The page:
Did you know that PCOS (Polycystic Ovarian Syndrome) and diabetes are linked? Both PCOS and diabetes are considered insulin resistant diseases.

The link between diabetes and PCOS

Woman Diabetes Glucose Check

Did you know that PCOS (Polycystic Ovarian Syndrome) and diabetes are linked? Both PCOS and diabetes are considered insulin resistant diseases. Although we see more insulin resistance in type 2 diabetics, women with type 1 diabetes are also at higher risk for PCOS. Insulin resistance is the inability of the body to utilize insulin effectively, which in turns causes an increased production of insulin by the pancreas. Once the pancreas is no longer able to keep up with the demand for insulin, diabetes occurs. 

Did you also know having PCOS is considered a risk factor for diabetes? PCOS is frequently used in screening undiagnosed women for diabetes. In addition to genetics, lifestyle factors such as high BMI, play a major role in both PCOS and diabetes. If you have been diagnosed with PCOS, be sure to talk to your provider about your diabetes risk as well as prevention tips!

The most common signs and symptoms of PCOS in teens or adult women are:

  • Abnormal menstrual cycles
  • No periods or irregular periods
  • Heavy or prolonged bleeding
  • Painful periods
  • Inability to get pregnant
  • Acne
  • Facial hair (more than is normal for your ethnic group)
  • Waist measurement greater than 35 inches, or waist bigger than hips (apple shape)
  • Acanthosis nigricans (darker patches of skin in neck folds, armpits, folds in waistline or groin)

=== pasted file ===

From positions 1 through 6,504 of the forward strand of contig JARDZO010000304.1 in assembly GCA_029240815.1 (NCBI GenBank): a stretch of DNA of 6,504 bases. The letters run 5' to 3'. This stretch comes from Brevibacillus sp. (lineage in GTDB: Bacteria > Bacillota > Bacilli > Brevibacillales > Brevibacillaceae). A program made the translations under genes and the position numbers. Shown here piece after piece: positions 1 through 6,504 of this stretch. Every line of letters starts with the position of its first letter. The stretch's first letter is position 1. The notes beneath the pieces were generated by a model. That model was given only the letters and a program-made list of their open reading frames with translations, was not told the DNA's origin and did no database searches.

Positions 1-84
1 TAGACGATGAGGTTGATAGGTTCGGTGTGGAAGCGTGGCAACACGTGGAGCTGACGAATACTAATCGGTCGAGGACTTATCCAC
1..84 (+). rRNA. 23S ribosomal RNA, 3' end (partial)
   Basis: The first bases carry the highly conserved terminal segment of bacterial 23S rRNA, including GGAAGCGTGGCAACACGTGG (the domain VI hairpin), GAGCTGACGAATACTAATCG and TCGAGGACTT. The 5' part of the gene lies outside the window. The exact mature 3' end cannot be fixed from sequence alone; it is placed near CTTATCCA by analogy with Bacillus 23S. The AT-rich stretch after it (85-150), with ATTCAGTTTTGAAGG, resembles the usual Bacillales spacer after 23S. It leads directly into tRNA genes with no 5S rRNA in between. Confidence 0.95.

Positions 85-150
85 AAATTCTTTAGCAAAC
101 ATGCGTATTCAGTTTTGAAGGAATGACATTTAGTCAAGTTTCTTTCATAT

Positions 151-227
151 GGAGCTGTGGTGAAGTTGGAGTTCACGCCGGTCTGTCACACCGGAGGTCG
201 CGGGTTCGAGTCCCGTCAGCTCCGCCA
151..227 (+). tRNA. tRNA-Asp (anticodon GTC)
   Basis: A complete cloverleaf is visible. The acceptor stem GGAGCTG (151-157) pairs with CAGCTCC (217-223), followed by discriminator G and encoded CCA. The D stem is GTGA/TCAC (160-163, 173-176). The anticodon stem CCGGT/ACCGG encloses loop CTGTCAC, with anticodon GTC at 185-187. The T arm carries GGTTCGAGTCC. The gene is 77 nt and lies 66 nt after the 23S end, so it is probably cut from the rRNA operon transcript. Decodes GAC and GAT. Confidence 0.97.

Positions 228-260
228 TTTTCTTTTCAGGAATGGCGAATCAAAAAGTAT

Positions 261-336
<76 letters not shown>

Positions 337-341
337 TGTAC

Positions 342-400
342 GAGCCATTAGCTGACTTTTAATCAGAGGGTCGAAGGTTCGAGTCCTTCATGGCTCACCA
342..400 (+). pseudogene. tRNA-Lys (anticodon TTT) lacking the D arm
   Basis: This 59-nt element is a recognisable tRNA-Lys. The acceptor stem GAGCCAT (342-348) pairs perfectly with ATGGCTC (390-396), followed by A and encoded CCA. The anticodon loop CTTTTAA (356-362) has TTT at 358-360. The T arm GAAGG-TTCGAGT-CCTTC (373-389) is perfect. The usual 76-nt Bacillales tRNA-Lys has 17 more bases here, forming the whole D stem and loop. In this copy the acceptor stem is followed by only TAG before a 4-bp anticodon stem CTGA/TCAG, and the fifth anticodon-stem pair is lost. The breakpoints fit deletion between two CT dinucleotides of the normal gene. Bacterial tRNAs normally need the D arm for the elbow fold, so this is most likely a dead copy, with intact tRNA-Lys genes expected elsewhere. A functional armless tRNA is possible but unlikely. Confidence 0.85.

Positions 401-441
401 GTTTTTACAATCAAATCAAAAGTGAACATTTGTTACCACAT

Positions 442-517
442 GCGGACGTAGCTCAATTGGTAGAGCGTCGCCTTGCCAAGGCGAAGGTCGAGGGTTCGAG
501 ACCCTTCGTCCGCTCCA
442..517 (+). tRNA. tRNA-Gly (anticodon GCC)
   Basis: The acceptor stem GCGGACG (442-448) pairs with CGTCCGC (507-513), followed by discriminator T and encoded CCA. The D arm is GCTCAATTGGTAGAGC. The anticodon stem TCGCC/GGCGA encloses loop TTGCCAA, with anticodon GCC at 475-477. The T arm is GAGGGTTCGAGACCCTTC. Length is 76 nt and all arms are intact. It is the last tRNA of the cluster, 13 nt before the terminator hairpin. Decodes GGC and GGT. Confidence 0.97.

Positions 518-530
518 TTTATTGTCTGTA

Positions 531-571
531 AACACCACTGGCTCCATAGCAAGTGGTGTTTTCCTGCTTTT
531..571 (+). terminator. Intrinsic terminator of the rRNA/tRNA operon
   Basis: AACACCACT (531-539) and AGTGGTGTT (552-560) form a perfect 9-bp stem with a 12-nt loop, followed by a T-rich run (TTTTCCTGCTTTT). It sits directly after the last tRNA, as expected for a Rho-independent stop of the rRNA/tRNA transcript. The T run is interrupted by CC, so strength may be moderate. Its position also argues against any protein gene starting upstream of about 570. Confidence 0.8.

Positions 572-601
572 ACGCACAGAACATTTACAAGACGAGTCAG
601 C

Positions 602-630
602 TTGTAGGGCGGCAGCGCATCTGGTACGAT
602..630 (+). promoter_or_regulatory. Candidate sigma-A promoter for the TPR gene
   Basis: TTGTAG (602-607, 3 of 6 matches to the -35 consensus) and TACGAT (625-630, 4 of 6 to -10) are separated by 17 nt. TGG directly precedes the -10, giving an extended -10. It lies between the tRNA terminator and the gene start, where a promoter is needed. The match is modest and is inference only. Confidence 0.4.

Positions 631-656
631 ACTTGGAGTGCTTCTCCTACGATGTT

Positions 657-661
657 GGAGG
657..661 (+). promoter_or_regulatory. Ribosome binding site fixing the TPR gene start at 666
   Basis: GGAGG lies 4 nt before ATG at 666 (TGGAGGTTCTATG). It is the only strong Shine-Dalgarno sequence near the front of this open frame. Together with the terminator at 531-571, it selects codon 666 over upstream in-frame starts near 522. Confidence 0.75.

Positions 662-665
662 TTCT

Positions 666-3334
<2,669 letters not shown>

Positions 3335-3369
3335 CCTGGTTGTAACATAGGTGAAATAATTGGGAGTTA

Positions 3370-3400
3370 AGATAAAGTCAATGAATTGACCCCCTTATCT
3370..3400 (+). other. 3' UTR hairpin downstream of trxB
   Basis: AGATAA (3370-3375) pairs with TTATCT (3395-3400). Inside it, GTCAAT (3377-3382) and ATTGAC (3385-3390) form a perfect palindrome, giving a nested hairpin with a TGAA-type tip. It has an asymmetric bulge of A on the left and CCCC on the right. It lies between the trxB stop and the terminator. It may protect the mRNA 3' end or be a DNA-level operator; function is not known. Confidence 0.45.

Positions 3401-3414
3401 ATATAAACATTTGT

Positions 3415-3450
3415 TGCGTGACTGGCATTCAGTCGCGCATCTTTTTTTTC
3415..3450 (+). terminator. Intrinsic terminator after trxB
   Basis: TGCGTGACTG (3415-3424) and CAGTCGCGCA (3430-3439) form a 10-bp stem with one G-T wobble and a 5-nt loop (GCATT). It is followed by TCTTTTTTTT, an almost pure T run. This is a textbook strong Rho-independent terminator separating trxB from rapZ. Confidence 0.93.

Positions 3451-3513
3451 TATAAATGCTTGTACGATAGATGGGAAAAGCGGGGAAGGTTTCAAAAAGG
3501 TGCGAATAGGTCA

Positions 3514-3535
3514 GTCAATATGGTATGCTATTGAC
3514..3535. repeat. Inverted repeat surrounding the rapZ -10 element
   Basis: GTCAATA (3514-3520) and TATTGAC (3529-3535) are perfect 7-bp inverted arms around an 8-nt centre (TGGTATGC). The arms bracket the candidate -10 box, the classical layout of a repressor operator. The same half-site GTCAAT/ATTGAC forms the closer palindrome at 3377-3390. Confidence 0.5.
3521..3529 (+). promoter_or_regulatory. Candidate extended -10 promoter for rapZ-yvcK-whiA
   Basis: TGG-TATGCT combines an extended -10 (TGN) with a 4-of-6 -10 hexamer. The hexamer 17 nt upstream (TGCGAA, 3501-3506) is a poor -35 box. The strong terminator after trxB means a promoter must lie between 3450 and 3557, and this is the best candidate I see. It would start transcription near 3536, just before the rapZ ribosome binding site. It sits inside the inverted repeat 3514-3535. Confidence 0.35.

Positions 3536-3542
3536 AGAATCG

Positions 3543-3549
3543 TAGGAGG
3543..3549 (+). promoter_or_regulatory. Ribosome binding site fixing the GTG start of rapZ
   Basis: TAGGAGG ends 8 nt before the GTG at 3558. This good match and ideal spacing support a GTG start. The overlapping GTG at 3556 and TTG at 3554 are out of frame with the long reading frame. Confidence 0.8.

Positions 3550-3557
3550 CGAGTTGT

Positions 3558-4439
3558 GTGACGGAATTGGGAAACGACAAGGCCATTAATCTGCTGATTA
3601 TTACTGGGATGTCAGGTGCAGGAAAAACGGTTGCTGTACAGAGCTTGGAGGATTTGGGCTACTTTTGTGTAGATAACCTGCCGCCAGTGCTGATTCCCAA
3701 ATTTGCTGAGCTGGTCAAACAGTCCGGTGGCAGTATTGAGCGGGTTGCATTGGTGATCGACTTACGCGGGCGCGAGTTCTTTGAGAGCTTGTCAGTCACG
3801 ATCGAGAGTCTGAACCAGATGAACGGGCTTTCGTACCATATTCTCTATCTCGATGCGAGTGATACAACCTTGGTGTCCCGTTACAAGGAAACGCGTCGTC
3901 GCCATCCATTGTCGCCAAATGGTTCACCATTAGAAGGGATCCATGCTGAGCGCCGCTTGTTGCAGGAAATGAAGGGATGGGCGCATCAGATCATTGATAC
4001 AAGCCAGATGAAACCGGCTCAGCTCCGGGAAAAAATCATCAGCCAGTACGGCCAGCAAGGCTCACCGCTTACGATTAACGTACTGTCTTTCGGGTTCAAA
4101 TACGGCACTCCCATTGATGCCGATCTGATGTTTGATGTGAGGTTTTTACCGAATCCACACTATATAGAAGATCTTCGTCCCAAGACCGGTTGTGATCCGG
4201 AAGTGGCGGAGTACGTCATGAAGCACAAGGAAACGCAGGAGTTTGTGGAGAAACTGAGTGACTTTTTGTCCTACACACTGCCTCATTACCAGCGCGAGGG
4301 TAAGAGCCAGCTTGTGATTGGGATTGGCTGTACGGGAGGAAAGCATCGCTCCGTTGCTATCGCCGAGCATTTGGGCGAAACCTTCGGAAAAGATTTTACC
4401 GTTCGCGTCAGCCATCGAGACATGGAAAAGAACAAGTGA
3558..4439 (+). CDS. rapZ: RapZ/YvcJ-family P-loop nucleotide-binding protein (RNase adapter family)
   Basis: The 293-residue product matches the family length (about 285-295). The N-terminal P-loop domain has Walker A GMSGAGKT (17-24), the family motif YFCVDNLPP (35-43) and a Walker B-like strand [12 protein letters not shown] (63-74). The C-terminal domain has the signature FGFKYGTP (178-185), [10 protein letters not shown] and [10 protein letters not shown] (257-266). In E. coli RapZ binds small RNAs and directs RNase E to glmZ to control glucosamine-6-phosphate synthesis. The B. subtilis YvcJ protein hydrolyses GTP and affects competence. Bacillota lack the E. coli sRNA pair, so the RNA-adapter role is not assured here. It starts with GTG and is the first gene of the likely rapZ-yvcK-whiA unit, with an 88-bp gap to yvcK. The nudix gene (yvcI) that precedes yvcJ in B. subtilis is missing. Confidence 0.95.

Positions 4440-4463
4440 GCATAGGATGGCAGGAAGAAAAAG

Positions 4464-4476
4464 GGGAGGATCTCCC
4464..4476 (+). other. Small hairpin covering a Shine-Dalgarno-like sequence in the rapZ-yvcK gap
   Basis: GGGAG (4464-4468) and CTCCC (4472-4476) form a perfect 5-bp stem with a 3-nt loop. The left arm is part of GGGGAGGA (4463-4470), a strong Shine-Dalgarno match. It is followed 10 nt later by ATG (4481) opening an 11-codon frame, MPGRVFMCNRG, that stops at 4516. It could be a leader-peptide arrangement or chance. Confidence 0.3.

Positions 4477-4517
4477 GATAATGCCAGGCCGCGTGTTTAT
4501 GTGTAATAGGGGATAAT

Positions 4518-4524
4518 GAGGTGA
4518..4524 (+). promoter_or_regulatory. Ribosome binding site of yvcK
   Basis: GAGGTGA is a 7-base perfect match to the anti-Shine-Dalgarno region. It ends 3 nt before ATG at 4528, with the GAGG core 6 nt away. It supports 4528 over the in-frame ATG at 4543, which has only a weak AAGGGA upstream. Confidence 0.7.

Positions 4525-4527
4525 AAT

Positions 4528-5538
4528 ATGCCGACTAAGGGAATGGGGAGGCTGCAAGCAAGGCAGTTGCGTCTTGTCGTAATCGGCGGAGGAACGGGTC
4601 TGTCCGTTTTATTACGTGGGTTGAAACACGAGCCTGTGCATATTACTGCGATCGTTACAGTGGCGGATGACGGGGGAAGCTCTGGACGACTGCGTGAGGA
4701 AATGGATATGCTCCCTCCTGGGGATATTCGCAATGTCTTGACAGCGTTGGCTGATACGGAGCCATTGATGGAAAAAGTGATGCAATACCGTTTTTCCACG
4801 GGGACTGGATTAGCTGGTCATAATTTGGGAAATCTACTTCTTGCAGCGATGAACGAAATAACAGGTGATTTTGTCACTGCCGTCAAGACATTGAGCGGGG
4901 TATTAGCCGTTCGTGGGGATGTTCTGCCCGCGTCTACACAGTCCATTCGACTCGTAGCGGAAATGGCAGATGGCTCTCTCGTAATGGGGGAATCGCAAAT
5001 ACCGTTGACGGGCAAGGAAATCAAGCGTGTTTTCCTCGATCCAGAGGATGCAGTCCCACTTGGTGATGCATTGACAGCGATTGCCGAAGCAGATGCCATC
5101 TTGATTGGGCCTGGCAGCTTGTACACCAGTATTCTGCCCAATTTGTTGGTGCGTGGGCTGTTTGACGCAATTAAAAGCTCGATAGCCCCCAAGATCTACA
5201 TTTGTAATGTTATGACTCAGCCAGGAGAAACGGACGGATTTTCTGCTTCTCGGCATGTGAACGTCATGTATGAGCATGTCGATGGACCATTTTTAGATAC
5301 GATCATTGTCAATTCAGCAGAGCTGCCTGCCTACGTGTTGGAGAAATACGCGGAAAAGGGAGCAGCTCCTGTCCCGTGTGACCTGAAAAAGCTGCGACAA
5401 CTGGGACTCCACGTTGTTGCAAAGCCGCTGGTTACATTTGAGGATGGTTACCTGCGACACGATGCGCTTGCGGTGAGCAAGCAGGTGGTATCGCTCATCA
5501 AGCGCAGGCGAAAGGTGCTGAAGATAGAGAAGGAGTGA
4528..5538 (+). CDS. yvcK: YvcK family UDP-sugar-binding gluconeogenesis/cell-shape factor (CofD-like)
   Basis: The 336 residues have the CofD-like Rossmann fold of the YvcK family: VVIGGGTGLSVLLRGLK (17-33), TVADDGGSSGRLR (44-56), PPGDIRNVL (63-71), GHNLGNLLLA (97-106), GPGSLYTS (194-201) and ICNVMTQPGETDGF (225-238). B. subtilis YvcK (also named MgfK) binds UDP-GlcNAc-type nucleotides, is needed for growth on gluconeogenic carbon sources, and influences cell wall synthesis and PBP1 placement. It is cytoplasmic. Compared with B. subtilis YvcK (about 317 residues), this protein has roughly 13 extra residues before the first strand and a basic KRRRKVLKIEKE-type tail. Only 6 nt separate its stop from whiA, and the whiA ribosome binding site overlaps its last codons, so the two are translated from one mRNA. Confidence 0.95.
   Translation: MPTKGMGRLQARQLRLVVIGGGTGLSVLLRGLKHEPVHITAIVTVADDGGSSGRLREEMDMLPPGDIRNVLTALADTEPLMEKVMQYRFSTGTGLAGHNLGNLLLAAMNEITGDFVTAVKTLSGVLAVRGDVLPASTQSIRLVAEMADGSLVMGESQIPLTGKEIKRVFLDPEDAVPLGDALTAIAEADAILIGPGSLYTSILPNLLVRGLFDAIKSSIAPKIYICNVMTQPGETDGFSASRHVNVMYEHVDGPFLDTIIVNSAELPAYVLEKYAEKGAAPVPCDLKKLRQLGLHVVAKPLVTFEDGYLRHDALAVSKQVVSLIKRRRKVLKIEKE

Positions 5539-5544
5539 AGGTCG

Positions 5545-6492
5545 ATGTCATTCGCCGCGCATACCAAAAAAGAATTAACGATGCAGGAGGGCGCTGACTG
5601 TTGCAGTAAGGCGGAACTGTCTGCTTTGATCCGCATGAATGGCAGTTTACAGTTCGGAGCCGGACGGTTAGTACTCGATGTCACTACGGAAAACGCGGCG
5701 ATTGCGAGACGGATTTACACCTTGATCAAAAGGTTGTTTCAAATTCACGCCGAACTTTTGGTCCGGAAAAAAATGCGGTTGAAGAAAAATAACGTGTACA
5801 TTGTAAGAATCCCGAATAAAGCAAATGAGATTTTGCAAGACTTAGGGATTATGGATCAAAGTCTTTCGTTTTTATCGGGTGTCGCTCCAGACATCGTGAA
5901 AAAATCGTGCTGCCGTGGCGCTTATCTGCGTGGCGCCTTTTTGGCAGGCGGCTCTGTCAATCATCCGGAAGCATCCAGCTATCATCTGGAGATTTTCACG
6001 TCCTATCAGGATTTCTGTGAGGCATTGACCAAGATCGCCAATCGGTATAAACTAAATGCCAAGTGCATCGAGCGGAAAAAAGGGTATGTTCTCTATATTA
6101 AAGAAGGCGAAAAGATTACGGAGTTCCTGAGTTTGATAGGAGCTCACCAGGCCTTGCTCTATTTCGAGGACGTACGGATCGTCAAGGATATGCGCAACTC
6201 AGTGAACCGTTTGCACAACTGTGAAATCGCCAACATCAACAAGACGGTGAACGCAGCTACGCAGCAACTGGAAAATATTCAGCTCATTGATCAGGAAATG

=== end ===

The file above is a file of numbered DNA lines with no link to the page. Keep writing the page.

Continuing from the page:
A person with diabetes may have many of the signs and symptoms of PCOS, in addition to other signs specific to elevated blood glucose (sugar) levels:

  • Extreme thirst
  • Increased urination
  • Increased hunger
  • Blurred vision
  • Tired, weak or dizzy
  • Dry, itchy skin
  • Unexplained weight loss
  • Upset stomach, vomiting
  • Tingling or burning in the feet

Additional risk factors for diabetes in women include:

  • African American, Hispanic, Native American, Asian American, or Pacific Islander descent
  • Family history of diabetes
  • Aged 45 and older
  • Diagnosed with prediabetes (HGB AIC 5.7% to 6.4%)
  • BMI over normal range 
  • Inactive lifestyle
  • History of high blood pressure and high cholesterol
  • History of gestational diabetes (diabetes when you were pregnant)

To put this in perspective it is important to recognize:

  • 1 out of 3 adults have prediabetes
  • 1 in 3 adults have diabetes
  • 9 out of 10 people with prediabetes don’t know they have it
  • Half of the people with diabetes don’t know they have it
  • If prediabetes is left untreated, diabetes will develop within 5 years
  • 5 to10 percent of women in childbearing years have PCOS
  • Up to 30 percent of women have symptoms of PCOS